Monday in a Picture – A Made Bed

This is my bed. There are probably several around Swaziland and southern Africa that look like it. But, this one is mine. This is not a post about the impeccable fashion sense of my blanket or the sound sleep experienced in said bed. This is about a morning ritual that started just over a year ago and continues to this day. 

It was September or October 2016. I was new to my community and still finding my groove in Peace Corps Swaziland. While perusing Reddit one day, I came across a thread with many folks offering life advice. A person affiliated with US military offered the seemingly simple advice: “make your bed everyday”. The person went on to explain that making your bed is a relatively easy way to start off your day with an accomplishment. The post reasoned that beginning the day with a success made it more likely to have a day marked with successes. It continued that even if the day wasn’t successful, you would return to a nicely made bed that evening. I figured I’d try it. In case you’re wondering, this was not a part of my morning routine prior to Swaziland. 

Now, it’s been more than a year of making my bed everyday. It’s one of the first things I do every morning. My bed gets made before my morning trip to the latrine and breakfast. I’ve found that the Reddit commenter was correct. It is nice to start the day off with a success. One of the unanticipated benefits is that I’m forced to actually start my day, as opposed to climbing back in bed. This has been huge for me. Not wanting to reverse the work I’ve done, I don’t jump back into bed for additional slumber. Instead I’m up. It’s the renewing of that social contract between the world and me that I’ll at least attempt productivity today. Making my bed signifies to the world (and me) that I’m officially joining the day that has started. Some days are more successful than others. But at the very least, I get to come back to a made bed at the day’s end.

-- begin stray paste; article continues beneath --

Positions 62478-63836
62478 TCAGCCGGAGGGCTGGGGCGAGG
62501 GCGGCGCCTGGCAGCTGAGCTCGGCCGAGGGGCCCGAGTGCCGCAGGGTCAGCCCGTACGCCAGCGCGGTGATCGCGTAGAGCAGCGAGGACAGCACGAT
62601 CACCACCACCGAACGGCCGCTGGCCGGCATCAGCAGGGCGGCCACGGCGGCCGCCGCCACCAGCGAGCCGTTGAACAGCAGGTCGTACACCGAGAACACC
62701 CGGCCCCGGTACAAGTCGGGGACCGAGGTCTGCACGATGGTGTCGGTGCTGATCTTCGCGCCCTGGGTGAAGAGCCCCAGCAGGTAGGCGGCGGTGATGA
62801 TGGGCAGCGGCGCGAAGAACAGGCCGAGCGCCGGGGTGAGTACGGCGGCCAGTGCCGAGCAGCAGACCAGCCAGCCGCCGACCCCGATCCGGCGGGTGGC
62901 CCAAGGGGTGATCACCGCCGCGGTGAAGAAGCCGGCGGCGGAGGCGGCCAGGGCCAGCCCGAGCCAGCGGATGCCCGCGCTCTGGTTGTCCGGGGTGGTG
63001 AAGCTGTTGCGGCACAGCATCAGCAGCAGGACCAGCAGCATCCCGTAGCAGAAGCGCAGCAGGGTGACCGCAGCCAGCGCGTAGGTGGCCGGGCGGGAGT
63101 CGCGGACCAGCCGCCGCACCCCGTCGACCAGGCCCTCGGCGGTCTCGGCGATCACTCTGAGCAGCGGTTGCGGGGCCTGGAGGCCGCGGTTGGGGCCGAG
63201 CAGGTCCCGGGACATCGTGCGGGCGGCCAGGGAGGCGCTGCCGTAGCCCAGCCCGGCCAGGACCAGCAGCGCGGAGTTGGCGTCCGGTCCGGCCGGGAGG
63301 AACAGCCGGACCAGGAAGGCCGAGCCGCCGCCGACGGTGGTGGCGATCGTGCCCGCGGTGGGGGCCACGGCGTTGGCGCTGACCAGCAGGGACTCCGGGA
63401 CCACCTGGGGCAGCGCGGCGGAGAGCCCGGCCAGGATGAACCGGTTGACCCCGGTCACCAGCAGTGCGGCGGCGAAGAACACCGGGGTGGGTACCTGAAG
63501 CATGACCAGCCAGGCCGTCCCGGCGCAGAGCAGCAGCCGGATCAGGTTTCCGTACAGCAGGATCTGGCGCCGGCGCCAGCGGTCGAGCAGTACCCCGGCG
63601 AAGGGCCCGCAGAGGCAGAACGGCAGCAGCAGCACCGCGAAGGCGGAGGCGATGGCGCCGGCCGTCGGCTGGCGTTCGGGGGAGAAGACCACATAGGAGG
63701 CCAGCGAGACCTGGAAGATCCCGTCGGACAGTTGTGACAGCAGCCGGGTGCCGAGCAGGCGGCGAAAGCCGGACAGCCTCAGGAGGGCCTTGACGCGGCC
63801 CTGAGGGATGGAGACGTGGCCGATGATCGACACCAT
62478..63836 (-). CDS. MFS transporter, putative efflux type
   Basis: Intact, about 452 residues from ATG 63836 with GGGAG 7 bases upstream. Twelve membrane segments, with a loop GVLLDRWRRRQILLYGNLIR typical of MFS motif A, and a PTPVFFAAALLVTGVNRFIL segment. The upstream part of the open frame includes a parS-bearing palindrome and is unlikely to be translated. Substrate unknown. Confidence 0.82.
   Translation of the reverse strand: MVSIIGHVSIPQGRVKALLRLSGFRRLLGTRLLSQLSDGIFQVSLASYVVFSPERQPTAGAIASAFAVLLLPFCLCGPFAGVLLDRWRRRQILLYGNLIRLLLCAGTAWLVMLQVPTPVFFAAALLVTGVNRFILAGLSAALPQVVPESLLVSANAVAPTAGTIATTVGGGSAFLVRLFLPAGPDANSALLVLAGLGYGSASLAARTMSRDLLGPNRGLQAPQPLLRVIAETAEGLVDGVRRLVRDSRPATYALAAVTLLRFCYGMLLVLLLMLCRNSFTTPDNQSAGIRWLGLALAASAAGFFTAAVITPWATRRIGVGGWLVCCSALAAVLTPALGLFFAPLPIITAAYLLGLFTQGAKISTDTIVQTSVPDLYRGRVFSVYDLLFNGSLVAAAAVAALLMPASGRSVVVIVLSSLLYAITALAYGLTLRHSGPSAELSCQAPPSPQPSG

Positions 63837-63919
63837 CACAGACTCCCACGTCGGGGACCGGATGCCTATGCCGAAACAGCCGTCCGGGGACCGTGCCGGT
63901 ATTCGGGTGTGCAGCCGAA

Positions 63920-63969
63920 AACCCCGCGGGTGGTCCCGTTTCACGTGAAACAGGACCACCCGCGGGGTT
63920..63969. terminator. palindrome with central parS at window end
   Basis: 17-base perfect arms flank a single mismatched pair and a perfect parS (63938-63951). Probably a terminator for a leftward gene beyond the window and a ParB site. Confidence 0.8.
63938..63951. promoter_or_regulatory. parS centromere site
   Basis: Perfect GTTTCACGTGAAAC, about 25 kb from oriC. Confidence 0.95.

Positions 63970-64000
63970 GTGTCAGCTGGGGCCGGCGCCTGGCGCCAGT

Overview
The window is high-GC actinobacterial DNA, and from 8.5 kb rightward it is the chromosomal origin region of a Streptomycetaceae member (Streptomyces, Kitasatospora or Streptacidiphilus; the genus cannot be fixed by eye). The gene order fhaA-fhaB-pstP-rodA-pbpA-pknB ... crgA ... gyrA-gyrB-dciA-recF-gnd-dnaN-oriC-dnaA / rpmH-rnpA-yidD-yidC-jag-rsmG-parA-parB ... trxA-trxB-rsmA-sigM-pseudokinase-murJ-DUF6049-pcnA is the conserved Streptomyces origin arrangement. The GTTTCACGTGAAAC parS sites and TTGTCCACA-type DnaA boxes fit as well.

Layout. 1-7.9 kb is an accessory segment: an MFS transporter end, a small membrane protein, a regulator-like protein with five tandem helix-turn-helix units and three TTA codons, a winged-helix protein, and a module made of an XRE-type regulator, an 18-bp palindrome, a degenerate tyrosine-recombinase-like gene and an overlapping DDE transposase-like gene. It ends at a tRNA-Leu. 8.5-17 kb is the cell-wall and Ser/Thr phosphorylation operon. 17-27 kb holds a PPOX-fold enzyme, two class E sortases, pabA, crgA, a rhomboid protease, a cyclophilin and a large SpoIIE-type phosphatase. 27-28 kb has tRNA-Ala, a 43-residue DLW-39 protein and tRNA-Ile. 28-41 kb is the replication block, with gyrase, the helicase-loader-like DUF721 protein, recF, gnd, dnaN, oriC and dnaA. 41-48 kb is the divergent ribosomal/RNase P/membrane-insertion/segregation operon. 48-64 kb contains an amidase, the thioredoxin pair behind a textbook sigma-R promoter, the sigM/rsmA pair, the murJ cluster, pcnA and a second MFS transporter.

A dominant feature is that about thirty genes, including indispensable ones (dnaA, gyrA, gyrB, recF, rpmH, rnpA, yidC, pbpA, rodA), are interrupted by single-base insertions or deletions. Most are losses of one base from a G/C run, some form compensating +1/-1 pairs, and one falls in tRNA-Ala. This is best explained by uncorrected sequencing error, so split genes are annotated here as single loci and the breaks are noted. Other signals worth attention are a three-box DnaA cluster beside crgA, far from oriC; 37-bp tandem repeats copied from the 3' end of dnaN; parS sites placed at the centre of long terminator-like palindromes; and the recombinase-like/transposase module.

Be kind to yourself. 


Monday in a Picture – But first, we dance! 

As I was coming into a backpacker lodge one evening in December, another PCV was headed out. We had briefly exchanged hellos when she told me that she was heading to a salsa dance social. She invited me to join. My interest was piqued. Where is this social? When does it happen? How much does it cost? I was in luck because the social was walking distance from the lodge and it was free. I decided that I must be in attendance. 

The social was magical. The people were warm and welcoming. Everyone danced with such grace and poise. I tried to imitate and do what little I remembered from salsa lessons in DC. There was also salsa’s sexy cousin, bachata, and the sensual sensation known as kizomba. I told other PCVs about this majestic biweekly outing, and suggested that they come out. 

The young lady who initially invited me has since organized private group lessons for PCVs who want to learn the various dances, but can’t attend weekly classes. These classes and socials have been amazing mental health breaks during my service in Swaziland. It’s as if I’m transformed to another world. I never thought that I’d be refining my salsa skills in southern Africa, but such is life. The above picture was taken during one of our private group lessons. 

Be kind to yourself. 

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